If not, then let’s try and visualise a different way the scene could have been played out?.
Visualise the same scenario with yourself reacting calmly in this situation or with this person.
a. What are you thinking? What are you feeling? What are you saying?
b. How do think you would feel at the end of that visualised scenario?
c. How different would you need to be in order to act in this way?
Sometimes we believe that our anger is out of control. It is not. It is our behaviour that we are allowing to be out of our control. If we choose to behave negatively in response to our anger the outcome will always be negative.
Remember there are always consequences as a result of unmanaged anger. Relationships breakdown, we get into trouble legally, we get into fights, relationships become based on fear, and we can harm ourselves. All of these and many more negative outcomes are the consequences we have to face. Ask yourself is it worth it. You have more to lose and nothing to gain by not controlling your negative behaviour.
Anger causes stress and one of the many symptoms of stress is muscular tension. We most often find that this tension affects our necks, shoulders, jaw and lower backs. The tension of muscles is a natural reaction created by the ‘fight or flight’ response. When we are not managing stress this reaction can be constant and as such we may not even be aware that it is there anymore. When muscles are tense the blood supply is reduced, and this coupled with faster, more shallow breathing means that our muscles are not getting enough oxygen which fatigues them. This can mean that we feel as if we have no energy and our muscles in this condition are more prone to injury. This is why muscular relaxation techniques are so vital. Often people who have been tense for a long time find this difficult at first.
Be reassured that it does get easier with practise. Muscular relaxation, for full benefit, should be practised everyday for 10-20 minutes. This not only assists to manage the symptoms of stress we are currently experiencing but also enables us to be a calmer, more confident person increasing our abilities to manage everyday stresses and better able to cope with stressors in the futures.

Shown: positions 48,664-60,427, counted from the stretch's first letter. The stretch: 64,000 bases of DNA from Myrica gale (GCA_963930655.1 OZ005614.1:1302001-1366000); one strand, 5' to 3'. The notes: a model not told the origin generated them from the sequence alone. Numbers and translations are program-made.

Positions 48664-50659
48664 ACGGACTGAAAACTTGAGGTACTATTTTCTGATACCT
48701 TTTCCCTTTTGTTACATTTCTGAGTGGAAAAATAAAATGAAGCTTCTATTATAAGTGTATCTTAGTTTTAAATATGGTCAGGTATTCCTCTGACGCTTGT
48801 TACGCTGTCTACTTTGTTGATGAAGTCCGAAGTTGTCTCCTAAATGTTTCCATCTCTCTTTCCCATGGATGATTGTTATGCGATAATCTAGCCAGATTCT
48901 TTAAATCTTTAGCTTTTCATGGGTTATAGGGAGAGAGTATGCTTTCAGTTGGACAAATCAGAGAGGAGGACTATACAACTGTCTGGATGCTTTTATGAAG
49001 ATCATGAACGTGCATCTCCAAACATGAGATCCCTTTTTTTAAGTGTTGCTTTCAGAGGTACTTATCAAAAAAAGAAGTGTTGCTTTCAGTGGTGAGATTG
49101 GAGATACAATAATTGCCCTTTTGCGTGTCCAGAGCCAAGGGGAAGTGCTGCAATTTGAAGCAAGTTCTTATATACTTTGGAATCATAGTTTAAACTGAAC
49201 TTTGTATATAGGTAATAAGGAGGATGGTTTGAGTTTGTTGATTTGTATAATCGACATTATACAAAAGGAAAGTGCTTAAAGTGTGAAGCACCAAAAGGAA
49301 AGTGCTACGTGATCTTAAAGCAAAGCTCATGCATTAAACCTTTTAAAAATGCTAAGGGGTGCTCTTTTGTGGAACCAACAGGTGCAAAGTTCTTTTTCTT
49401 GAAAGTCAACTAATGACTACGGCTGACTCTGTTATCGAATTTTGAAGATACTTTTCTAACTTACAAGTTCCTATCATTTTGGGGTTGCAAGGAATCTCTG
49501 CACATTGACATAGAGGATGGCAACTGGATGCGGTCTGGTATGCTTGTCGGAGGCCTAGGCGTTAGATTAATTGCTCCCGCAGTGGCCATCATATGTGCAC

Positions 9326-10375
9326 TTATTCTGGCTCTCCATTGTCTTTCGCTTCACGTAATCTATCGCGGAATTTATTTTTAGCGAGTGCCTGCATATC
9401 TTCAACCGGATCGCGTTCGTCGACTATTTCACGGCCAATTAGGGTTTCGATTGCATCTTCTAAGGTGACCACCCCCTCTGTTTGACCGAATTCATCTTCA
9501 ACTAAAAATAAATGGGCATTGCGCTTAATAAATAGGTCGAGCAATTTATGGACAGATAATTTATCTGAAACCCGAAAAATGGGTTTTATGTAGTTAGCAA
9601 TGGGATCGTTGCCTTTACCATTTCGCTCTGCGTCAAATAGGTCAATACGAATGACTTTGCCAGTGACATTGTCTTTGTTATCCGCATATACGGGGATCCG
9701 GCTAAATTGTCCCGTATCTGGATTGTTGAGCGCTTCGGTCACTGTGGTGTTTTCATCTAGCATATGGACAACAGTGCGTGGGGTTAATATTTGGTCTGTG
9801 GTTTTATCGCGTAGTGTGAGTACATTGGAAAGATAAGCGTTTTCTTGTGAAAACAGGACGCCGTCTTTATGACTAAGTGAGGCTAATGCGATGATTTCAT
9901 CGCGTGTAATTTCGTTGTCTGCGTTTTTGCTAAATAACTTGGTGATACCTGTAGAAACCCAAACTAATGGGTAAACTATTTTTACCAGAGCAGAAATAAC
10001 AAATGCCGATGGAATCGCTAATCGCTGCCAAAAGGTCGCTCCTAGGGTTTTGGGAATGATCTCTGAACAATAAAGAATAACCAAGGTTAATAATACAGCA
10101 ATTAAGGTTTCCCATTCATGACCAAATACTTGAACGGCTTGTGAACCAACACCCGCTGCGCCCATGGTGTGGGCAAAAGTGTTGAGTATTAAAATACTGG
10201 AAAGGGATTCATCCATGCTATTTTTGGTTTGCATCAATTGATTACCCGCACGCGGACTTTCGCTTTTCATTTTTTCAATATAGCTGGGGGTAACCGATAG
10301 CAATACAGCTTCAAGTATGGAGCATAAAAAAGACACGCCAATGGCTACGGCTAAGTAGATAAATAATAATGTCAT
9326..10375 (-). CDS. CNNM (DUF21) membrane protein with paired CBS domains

Many people do not recognise when they are becoming tense. They may say they feel OK because they are unaware of the tension in their bodies. Tension has become such a habit that they believe that this is their normal state. It is therefore important to relearn what relaxed muscles feel like. To do this you need to deliberately tense then relax the muscles. By tensing and relaxing you will become aware of the difference between being tense and being relaxed. You can then relax when you want to. When you are relaxing the muscles correctly you will feel warm and heavy.
Find a warm, comfortable area to practice where you will not be disturbed. You can play gentle music softly in the background if you choose to or a relaxation tape. Adjust the lighting perhaps using lamps instead of ceiling lights. Lie down or sit in a comfortable chair.
Work muscles of the body starting with your feet and working upwards; tensing and relaxing as you concentrate on each of the muscular groups in your body. As you breath out relax the muscles allowing yourself the sensation of sinking deeper and deeper.